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J Immunol. 2006 Oct 15;177(8):5687-96.

Macrophage migration inhibitory factor deficiency attenuates macrophage recruitment, glomerulonephritis, and lethality in MRL/lpr mice.

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Department of Medicine, Centre for Inflammatory Diseases, Monash Institute of Medical Research, Monash University, Melbourne, Australia.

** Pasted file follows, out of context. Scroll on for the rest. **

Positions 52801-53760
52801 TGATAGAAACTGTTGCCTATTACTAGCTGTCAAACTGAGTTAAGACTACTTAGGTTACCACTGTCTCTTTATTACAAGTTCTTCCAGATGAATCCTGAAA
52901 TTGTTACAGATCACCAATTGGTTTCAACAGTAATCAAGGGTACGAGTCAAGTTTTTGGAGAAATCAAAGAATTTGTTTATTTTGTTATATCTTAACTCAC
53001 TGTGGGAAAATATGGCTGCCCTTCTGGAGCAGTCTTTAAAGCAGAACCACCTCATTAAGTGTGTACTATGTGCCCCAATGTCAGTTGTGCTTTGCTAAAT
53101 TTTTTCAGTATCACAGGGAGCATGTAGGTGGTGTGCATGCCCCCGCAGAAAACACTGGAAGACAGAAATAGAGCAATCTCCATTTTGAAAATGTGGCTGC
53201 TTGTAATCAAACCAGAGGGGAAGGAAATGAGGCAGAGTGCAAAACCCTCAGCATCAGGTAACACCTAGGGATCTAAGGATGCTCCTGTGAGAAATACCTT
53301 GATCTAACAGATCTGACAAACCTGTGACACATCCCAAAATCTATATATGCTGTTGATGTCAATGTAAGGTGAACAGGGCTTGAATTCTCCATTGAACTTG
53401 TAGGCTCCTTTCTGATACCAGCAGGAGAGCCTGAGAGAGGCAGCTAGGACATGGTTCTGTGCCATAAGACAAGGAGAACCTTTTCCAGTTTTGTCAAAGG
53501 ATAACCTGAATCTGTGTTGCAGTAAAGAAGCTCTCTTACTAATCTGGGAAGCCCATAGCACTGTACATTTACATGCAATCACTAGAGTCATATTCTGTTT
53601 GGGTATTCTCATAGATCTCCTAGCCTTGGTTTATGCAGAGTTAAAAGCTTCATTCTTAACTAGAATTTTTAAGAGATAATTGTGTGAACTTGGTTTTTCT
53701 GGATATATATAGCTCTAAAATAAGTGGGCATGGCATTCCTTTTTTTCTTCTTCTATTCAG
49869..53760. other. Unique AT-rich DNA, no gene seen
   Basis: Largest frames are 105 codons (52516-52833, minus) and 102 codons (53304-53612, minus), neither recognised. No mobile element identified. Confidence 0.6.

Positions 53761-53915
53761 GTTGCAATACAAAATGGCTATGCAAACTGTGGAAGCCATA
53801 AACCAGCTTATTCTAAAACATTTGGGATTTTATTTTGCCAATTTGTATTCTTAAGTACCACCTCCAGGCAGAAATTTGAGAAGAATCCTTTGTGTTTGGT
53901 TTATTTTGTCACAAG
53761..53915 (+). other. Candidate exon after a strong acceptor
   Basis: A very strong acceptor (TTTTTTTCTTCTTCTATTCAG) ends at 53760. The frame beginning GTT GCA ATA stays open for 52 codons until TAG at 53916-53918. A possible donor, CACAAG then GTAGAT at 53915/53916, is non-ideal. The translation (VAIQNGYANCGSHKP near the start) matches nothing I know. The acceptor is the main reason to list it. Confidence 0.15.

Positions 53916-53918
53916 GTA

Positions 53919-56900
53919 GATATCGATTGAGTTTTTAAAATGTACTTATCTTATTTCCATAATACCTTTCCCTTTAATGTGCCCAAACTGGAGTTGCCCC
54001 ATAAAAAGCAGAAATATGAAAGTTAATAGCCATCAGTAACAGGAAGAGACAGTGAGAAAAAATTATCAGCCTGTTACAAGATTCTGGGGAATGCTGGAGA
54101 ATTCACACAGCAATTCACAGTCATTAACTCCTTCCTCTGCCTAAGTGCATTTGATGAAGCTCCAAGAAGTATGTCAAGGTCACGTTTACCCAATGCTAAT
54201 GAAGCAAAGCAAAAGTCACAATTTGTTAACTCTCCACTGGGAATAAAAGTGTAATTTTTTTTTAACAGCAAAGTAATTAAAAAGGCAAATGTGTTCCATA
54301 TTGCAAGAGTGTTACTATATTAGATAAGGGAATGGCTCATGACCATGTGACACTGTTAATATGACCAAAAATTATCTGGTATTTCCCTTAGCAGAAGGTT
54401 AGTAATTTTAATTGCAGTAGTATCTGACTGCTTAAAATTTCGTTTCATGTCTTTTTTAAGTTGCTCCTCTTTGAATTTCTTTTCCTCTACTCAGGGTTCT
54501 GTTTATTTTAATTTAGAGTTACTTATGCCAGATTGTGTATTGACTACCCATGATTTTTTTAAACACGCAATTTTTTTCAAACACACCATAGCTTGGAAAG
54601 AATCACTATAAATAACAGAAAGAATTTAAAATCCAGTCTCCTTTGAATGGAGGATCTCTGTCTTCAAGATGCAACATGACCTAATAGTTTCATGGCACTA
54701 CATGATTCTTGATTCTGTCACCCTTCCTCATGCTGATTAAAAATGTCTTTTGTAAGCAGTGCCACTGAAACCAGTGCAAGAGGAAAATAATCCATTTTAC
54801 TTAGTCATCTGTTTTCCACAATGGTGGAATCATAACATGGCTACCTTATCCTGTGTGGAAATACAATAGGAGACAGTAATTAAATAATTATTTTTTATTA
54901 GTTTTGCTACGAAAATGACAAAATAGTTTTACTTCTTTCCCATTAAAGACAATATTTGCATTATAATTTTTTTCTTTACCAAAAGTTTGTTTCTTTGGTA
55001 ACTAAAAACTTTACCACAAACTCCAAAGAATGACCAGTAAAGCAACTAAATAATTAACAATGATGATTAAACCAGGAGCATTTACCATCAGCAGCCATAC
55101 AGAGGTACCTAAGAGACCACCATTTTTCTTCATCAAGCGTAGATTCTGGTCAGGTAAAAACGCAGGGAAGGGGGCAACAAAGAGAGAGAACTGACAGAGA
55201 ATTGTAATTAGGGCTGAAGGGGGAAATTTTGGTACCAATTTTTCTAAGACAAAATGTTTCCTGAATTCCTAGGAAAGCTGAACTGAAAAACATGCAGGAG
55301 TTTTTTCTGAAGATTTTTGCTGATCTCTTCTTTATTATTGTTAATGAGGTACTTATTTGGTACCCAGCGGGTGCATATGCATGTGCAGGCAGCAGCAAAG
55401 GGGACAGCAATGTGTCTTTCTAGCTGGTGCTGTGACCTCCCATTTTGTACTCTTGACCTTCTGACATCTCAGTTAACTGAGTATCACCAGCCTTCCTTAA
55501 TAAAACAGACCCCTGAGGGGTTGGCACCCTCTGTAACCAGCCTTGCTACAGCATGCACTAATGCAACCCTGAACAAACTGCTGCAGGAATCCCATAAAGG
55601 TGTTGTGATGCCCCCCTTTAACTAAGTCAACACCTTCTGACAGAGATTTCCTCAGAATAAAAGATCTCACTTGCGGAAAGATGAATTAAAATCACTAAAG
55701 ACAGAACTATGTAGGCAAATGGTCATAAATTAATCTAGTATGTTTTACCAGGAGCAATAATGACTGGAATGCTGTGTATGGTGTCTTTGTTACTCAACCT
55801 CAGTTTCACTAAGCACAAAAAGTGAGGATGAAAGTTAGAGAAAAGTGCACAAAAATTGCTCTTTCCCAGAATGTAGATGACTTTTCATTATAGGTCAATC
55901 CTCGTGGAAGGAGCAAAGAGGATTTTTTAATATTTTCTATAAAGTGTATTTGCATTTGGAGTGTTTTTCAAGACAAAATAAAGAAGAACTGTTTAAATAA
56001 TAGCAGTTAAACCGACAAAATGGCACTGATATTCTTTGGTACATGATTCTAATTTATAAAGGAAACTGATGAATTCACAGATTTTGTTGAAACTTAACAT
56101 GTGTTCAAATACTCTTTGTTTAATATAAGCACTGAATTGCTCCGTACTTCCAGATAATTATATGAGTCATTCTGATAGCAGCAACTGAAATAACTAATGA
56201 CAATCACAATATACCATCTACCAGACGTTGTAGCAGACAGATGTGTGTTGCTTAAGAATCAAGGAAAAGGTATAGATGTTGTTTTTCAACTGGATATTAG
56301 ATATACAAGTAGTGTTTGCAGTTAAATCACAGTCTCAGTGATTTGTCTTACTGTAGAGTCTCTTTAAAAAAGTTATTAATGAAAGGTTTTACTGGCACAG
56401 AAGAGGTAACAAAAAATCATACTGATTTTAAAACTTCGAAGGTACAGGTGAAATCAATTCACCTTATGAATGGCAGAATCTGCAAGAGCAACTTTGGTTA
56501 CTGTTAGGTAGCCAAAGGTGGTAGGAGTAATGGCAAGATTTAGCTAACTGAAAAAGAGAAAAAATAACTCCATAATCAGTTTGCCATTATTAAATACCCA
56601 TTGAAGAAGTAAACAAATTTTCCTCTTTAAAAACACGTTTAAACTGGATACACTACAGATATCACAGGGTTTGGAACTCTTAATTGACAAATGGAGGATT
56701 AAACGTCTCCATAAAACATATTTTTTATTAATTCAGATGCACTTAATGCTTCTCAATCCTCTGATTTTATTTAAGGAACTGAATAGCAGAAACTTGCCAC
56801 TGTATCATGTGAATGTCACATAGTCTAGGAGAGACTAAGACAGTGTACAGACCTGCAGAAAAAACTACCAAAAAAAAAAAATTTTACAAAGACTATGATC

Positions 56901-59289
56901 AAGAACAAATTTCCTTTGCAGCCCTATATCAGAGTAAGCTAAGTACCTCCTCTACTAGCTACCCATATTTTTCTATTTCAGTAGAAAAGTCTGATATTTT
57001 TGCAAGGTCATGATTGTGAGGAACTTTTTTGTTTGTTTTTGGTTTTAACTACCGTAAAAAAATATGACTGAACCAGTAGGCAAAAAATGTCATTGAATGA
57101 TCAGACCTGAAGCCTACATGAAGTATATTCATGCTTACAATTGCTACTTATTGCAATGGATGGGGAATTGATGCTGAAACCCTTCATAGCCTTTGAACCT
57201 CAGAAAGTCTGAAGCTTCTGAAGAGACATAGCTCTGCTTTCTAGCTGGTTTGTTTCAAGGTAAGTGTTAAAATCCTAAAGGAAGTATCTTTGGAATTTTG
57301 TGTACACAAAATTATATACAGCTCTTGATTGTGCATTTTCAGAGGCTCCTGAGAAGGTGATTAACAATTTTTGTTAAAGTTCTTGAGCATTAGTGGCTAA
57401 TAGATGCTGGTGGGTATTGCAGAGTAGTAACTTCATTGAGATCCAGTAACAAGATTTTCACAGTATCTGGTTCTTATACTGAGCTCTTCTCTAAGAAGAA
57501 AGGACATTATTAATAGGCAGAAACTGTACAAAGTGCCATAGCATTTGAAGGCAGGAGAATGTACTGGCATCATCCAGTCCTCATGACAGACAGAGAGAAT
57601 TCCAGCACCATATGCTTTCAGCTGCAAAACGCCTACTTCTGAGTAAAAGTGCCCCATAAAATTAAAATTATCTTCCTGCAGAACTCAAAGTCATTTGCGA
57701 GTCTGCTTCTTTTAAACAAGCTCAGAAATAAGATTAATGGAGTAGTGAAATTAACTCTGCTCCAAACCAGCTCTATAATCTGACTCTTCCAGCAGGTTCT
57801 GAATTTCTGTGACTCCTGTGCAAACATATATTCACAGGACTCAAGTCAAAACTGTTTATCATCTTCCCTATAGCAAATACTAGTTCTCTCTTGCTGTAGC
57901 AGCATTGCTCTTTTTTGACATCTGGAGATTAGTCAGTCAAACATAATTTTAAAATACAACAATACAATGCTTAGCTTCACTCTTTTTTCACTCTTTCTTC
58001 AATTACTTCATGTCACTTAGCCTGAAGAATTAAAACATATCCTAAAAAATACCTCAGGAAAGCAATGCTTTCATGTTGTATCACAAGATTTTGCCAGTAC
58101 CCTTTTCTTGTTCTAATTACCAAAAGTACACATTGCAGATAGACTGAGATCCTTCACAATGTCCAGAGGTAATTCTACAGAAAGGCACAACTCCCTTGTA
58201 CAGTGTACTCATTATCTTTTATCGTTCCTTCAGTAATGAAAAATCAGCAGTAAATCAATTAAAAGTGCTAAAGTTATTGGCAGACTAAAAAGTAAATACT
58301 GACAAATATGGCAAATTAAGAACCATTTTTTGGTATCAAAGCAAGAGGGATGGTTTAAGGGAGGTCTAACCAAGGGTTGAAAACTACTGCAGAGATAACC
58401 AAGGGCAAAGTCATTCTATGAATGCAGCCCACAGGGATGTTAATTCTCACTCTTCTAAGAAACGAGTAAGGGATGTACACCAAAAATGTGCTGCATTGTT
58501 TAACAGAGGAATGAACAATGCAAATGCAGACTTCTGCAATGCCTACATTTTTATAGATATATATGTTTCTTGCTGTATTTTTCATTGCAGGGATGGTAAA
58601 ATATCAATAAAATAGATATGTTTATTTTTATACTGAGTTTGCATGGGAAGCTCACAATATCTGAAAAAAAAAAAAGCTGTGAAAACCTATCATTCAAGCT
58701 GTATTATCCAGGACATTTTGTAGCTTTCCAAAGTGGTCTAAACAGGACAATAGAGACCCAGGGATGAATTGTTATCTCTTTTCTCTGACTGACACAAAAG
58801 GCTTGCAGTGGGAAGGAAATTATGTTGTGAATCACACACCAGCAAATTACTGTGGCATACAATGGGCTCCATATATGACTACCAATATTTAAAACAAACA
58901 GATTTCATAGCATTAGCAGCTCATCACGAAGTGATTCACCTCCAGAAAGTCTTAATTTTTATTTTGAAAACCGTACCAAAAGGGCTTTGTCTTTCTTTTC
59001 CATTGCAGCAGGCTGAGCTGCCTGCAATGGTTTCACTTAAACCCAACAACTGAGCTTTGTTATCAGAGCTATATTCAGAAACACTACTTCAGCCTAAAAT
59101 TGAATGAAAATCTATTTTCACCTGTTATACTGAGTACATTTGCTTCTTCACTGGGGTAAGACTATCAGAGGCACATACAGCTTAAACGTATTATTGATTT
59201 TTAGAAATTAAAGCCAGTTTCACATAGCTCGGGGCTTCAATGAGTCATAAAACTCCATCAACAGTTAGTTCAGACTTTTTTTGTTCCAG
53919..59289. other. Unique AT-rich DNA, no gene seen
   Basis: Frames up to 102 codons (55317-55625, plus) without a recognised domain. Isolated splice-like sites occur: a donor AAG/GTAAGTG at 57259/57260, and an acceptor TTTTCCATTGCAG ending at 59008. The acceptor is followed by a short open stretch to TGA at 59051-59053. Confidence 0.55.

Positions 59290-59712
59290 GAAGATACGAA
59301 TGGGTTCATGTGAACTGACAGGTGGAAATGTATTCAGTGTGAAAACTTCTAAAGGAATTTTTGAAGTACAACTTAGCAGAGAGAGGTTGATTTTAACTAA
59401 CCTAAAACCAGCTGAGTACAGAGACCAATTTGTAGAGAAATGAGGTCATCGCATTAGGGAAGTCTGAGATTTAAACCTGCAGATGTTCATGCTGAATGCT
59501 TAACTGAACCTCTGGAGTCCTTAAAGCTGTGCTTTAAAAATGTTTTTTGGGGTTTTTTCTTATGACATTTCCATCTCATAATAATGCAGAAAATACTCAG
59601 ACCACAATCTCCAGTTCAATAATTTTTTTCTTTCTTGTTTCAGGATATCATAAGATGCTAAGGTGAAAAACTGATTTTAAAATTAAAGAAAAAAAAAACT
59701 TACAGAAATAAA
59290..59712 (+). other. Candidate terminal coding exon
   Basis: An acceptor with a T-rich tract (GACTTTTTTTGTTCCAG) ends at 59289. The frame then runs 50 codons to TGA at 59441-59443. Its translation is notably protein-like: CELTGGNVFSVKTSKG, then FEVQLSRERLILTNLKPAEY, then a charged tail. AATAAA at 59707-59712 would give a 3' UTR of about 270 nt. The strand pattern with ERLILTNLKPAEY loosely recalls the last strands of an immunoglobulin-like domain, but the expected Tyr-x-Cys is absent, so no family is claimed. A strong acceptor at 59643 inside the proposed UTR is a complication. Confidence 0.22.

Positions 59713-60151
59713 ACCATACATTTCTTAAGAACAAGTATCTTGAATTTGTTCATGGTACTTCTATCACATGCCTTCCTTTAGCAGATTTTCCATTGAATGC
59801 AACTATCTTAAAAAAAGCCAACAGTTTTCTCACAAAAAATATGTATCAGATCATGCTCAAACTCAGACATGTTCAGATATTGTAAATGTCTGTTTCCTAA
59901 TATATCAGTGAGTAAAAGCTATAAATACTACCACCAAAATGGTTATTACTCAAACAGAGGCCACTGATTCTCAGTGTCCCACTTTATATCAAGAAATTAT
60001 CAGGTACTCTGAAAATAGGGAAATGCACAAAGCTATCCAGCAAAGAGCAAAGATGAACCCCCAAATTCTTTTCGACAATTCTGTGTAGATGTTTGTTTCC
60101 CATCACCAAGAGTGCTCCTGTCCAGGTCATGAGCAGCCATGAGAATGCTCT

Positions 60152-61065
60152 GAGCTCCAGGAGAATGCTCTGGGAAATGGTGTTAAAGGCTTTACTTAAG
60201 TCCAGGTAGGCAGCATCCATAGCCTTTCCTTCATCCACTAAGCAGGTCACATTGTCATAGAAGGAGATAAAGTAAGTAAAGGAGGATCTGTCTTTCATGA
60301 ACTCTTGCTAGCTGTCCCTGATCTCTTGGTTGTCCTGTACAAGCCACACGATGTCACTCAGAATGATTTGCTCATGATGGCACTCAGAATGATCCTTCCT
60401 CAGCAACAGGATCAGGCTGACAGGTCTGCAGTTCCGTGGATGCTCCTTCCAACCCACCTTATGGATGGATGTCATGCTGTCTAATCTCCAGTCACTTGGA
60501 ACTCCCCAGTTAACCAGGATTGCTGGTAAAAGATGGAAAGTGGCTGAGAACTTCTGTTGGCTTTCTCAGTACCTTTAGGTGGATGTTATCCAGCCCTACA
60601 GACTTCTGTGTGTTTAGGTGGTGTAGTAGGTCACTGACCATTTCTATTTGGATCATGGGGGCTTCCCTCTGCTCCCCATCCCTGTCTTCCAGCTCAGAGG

Systemic lupus erythematosus (SLE) is a serious systemic autoimmune disease of unknown etiology. Macrophage migration inhibitory factor (MIF) is a proinflammatory cytokine that is operative in innate and adaptive immunity and important in immune-mediated diseases such as rheumatoid arthritis and atherosclerosis. The functional relevance of MIF in systemic autoimmune diseases such as SLE is unknown. Using the lupus-prone MRL/lpr mice, we aim to examine the expression and function of MIF in this murine model of systemic autoimmune disease. These experiments revealed that renal MIF expression was significantly higher in MRL/lpr mice compared with nondiseased control mice (MRL/MpJ), and MIF was also markedly up-regulated in skin lesions of MRL/lpr mice. To examine the effect of MIF on development of systemic autoimmune disease, we generated MRL/lpr mice with a targeted disruption of the MIF gene (MIF(-/-)MRL/lpr), and compared their disease manifestations to MIF(+/+)MRL/lpr littermates. MIF(-/-)MRL/lpr mice exhibited significantly prolonged survival, and reduced renal and skin manifestations of SLE. These effects occurred in the absence of major changes in T and B cell markers or alterations in autoantibody production. In contrast, renal macrophage recruitment and glomerular injury were significantly reduced in MIF(-/-)MRL/lpr mice, and this was associated with reduction in the monocyte chemokine MCP-1. Taken together, these data suggest MIF as a critical effector of organ injury in SLE.

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